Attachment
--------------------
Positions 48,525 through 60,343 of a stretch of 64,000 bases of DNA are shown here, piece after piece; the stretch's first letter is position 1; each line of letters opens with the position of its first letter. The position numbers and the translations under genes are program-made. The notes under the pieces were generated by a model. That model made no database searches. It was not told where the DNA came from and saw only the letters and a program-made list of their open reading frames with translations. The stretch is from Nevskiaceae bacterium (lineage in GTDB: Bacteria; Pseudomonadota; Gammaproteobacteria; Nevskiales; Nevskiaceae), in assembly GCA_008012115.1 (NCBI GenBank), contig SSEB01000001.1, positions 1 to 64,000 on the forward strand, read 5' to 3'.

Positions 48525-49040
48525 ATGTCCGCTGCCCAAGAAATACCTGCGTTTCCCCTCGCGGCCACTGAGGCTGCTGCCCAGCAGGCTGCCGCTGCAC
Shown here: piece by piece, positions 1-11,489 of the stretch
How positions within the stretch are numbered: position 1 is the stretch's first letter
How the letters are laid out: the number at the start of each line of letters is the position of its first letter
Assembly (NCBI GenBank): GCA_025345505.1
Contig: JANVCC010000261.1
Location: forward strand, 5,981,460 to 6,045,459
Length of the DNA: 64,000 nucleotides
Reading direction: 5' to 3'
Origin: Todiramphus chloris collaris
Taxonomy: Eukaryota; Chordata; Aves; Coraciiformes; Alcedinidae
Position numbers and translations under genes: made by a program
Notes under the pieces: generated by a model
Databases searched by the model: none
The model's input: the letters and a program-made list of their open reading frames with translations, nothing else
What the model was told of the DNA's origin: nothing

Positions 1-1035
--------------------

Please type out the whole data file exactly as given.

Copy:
Positions 48,525 through 60,343 of a stretch of 64,000 bases of DNA are shown here, piece after piece; the stretch's first letter is position 1; each line of letters opens with the position of its first letter. The position numbers and the translations under genes are program-made. The notes under the pieces were generated by a model. That model made no database searches. It was not told where the DNA came from and saw only the letters and a program-made list of their open reading frames with translations. The stretch is from Nevskiaceae bacterium (lineage in GTDB: Bacteria; Pseudomonadota; Gammaproteobacteria; Nevskiales; Nevskiaceae), in assembly GCA_008012115.1 (NCBI GenBank), contig SSEB01000001.1, positions 1 to 64,000 on the forward strand, read 5' to 3'.

Positions 48525-49040
48525 ATGTCCGCTGCCCAAGAAATACCTGCGTTTCCCCTCGCGGCCACTGAGGCTGCTGCCCAGCAGGCTGCCGCTGCAC
Shown here: piece by piece, positions 1-11,489 of the stretch
How positions within the stretch are numbered: position 1 is the stretch's first letter
How the letters are laid out: the number at the start of each line of letters is the position of its first letter
Assembly (NCBI GenBank): GCA_025345505.1
Contig: JANVCC010000261.1
Location: forward strand, 5,981,460 to 6,045,459
Length of the DNA: 64,000 nucleotides
Reading direction: 5' to 3'
Origin: Todiramphus chloris collaris
Taxonomy: Eukaryota; Chordata; Aves; Coraciiformes; Alcedinidae
Position numbers and translations under genes: made by a program
Notes under the pieces: generated by a model
Databases searched by the model: none
The model's input: the letters and a program-made list of their open reading frames with translations, nothing else
What the model was told of the DNA's origin: nothing

Positions 1-1035